Of Trails and Tails: A First-Timer's Guide to Biking with Your Dog


Of Trails and Tails: A First-Timer's Guide to Biking with Your Dog

Hi, I’m Lauren, and my one and only love is mountain biking. Well, until someone new came into my life...

Lauren on a 'Me Ride' @ Petar Dopchev Photography

I’m a fairly uncompromising woman who loves trails with rocky, high-speed descents; he is partial to smooth, meandering trails with wildflowers and ample birding opportunities. I wasn’t sure if we’d ever be able to enjoy hitting the trails as a couple; but, at some point, every dog owner in a mountain town considers merging their two passions - biking and canines!

If you’ve ever thought about taking your pup mountain biking with you, aka, becoming a “dog biker”, but aren’t sure where to start, you may find my experience with Doc Holliday (my adopted plott hound/boxer mutt), to be helpful.

Here are some tips I’ve learned along the way:

Step one: Consider your dog’s age and physical health. Is your pup able to keep up with you and have fun? The purpose of bringing your canine companion on a bike ride is not to push him into early retirement. Puppies and young dogs are still developing, and older dogs are well, getting older! I’ve found that a good guideline is to wait until your pup is at least a year old before asking him to follow your wheel. If you know your pup has mobility issues from short hikes, it sounds like he might not be a be a good biking buddy.

Step two: Identify appropriate trails in your area. I have two mindsets: “Me Rides” and “Dog Rides”. I never ask Doc to come with me on my favorite trails. Why? Because I’m traveling on two wheels, and he is on four paws. I can adjust my air pressure and suspension to fit the terrain, but he will be using his paws, cartilage, and skeletal structure to absorb the impacts of constant motion. He works a LOT harder than I do, especially when traveling downhill and over rocks. Choose a smooth trail, or consider taking booties if you know the trail is rocky.

While choosing appropriate terrain is crucial, thinking about other user groups is equally important. Ask yourself a few simple questions about the trail you have in mind: Is it crowded? Do people ride horses on the trail? Is it a trail where your dog could get in the way of “the most epic descent in the valley” for other bikers? Are there cows grazing in the area? This doesn’t mean that you can’t take your dog on these trails (you are a user group, too!), but it’s good to consider who you will encounter on the trail and how your dog acts off-leash.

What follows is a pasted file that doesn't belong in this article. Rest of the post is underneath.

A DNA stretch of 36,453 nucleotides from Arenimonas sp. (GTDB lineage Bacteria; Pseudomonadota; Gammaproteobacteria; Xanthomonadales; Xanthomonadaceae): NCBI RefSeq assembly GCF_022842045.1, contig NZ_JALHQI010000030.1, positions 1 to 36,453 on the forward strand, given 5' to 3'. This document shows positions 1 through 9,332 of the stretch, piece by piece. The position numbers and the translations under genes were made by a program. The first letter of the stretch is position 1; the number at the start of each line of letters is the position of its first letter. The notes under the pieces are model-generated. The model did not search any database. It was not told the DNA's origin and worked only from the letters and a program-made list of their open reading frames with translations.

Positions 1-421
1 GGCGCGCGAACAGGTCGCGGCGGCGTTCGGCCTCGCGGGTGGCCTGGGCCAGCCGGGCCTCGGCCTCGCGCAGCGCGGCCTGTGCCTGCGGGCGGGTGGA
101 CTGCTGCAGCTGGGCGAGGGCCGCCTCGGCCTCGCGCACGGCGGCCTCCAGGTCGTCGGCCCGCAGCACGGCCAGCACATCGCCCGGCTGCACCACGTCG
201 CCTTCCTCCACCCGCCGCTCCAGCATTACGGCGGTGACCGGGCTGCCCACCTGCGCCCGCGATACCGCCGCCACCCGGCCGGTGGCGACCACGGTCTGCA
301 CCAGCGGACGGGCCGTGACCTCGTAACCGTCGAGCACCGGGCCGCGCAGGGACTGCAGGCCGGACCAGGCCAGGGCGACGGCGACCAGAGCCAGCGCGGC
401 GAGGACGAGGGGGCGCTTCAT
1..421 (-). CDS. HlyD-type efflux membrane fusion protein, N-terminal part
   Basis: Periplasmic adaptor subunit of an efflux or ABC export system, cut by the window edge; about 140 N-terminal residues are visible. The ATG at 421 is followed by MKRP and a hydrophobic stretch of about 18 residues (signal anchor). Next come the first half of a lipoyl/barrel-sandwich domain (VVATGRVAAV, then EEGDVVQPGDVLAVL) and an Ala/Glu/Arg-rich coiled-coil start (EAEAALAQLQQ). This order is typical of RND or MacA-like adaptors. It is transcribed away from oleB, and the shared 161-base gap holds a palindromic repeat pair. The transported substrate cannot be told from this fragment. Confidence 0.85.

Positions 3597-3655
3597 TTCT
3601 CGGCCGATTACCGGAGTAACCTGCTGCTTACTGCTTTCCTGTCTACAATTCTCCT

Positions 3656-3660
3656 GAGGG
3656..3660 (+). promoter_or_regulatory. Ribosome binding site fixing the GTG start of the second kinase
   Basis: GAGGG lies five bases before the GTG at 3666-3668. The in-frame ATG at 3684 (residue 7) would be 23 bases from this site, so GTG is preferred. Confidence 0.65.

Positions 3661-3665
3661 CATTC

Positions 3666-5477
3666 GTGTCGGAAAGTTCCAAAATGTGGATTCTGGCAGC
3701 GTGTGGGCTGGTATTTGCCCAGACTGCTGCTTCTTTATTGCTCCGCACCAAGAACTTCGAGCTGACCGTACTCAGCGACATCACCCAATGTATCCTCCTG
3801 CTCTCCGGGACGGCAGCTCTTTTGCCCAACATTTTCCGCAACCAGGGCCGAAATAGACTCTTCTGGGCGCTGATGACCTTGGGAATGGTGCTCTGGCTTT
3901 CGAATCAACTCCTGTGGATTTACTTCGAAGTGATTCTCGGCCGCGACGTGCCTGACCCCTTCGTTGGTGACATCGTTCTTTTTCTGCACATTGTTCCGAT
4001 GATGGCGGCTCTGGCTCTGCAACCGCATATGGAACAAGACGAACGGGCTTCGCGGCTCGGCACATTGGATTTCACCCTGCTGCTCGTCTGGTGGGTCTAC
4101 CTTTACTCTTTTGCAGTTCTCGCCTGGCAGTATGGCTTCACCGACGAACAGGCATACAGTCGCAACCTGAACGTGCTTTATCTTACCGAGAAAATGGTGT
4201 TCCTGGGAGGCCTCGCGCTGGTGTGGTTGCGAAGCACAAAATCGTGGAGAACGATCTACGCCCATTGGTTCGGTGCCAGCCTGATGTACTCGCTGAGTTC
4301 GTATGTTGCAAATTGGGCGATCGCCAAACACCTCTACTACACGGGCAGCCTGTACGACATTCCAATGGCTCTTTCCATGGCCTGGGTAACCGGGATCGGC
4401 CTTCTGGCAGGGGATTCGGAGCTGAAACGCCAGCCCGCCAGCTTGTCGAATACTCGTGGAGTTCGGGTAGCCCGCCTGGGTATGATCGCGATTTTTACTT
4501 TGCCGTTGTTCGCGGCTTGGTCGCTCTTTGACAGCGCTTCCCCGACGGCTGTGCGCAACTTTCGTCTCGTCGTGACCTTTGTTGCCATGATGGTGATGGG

Step three: Pack accordingly. Doc and I drink out of the same reservoir hose and squirt bottle, but, understandably, some people find that pretty gross. (I don’t let him put his mouth on it, alright?!) For a ride that’s more than a few miles, I take a packable dog bowl (Wilderdog, of course!) and extra water. I also always have his carabiner leash clipped to the outside of my pack so that it’s easily accessible in case an unanticipated distraction presents itself. Don’t forget to put some small treats in the pocket of your bike shorts, too!

Step four: Hitting the trail. I’ve seen dogs complete 30-mile epics, but since Doc Holliday has not expressed his goals for Olympic distance running, I keep my Dog Rides fairly short. I live in a mountain town where every trail has a decent amount of elevation gain and loss, so 5-6 miles can feel pretty long for a dog like Doc. A good guideline is to start with short rides and lengthen based on how your dog reacts.

Remember that wheels move faster than paws, so while you’re enjoying that awesome descent, your dog is trying to keep up! Take frequent breaks, and if you notice he is lying down every time he gets the chance or limping afterwards, back off on the mileage.

Step five: Celebrate! You just shared your favorite pastime with your favorite creature, so while you enjoy a celebratory cold one at the end of the trail, give your pooch some well-earned treats and pets!

Have fun out there, and be safe!

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